Religiosity, Integration and Sport: Muslim Women Playing Australian Rules Football

Author/editor: Cheng, Jennifer E.
Published in (Monograph or Journal): Journal of Australian Studies
Publisher: Taylor & Francis Online
Year published: 2019
Volume no.: 43
Issue no.: 1
Page no.: p55-70.

Abstract

ABSTRACT
This article explores the phenomenon of practising Muslim women
playing Australian Rules football (Aussie Rules). While Western
liberal-democratic governments have considered Islamic religiosity
to be contrary to Western liberal-democratic values and therefore
detrimental to integration, scholars and governments alike have
regarded sport as a major tool for enhancing social cohesion and
increasing social capital for ethnic minorities and marginalised
groups. In-depth interviews with thirteen members of the Auburn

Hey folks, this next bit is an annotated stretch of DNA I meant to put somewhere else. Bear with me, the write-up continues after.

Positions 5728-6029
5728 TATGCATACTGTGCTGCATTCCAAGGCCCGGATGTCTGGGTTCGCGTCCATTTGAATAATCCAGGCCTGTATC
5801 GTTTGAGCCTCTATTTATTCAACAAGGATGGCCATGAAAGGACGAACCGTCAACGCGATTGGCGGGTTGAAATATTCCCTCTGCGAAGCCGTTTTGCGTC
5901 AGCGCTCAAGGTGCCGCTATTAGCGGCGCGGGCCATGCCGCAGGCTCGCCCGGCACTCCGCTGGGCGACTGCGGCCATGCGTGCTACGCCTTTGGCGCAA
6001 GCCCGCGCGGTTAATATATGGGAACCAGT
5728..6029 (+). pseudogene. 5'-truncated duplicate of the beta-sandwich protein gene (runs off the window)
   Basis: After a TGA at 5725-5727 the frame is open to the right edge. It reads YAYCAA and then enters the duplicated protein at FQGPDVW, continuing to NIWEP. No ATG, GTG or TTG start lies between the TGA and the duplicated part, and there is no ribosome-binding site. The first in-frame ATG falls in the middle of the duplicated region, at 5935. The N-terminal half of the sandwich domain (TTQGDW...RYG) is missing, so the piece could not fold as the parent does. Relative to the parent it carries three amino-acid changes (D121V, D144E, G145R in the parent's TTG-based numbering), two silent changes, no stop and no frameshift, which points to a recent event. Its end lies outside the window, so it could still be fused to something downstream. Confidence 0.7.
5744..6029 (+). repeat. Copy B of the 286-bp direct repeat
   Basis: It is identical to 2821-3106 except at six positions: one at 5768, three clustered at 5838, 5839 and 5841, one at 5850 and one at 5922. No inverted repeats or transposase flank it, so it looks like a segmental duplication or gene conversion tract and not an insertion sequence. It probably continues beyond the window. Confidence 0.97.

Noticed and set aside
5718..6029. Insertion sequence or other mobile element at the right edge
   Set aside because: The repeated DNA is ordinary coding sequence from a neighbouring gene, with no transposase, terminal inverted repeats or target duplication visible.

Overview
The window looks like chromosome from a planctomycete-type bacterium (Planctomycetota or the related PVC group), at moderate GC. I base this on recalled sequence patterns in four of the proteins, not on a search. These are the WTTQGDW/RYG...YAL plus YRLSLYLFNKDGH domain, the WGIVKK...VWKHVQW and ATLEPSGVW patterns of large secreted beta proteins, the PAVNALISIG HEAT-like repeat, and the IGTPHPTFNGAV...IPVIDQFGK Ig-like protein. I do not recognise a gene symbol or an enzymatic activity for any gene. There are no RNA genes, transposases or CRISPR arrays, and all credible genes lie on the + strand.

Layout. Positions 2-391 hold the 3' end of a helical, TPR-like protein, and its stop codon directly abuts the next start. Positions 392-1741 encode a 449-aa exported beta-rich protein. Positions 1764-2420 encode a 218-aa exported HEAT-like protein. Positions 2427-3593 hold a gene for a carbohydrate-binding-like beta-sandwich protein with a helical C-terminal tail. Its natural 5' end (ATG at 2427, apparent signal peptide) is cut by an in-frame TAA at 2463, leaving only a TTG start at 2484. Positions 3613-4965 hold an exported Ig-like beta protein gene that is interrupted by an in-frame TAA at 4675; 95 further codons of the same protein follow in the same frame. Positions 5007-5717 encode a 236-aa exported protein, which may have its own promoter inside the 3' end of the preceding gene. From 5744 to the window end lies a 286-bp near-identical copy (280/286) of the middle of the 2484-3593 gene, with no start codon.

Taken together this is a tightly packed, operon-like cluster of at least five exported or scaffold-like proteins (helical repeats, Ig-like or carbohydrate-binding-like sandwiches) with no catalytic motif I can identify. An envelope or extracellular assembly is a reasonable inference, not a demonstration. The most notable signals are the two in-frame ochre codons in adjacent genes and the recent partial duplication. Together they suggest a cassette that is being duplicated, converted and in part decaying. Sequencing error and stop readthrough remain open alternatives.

Giants women’s football team demonstrate the limits of
conceptualising sport participation in binarised terms of
“integration” or “exclusion”, with findings providing nuanced
insights into how Muslim women perceive the relationship
between religion and playing competitive sport. The women
interviewed saw no compromise between their religious
adherence and their sporting commitments and ambitions to play
competitive Aussie Rules. While religion was found to guide
participants’ morals and behaviour, it did not feature as a
significant factor in their decision-making to play Aussie Rules.
Through discussions about playing the game, sports uniforms and
family perceptions, participant responses show that Islamic
religiosity comes in different shapes and forms. This research
advances the interdisciplinary study of sport, religion and culture
by deepening understandings of the relationship between gender,
Islamic religiosity and sport participation.

Updated:  26 June 2019/Responsible Officer:  Freilich Project/Page Contact:  Herbert & Valmae Freilich Project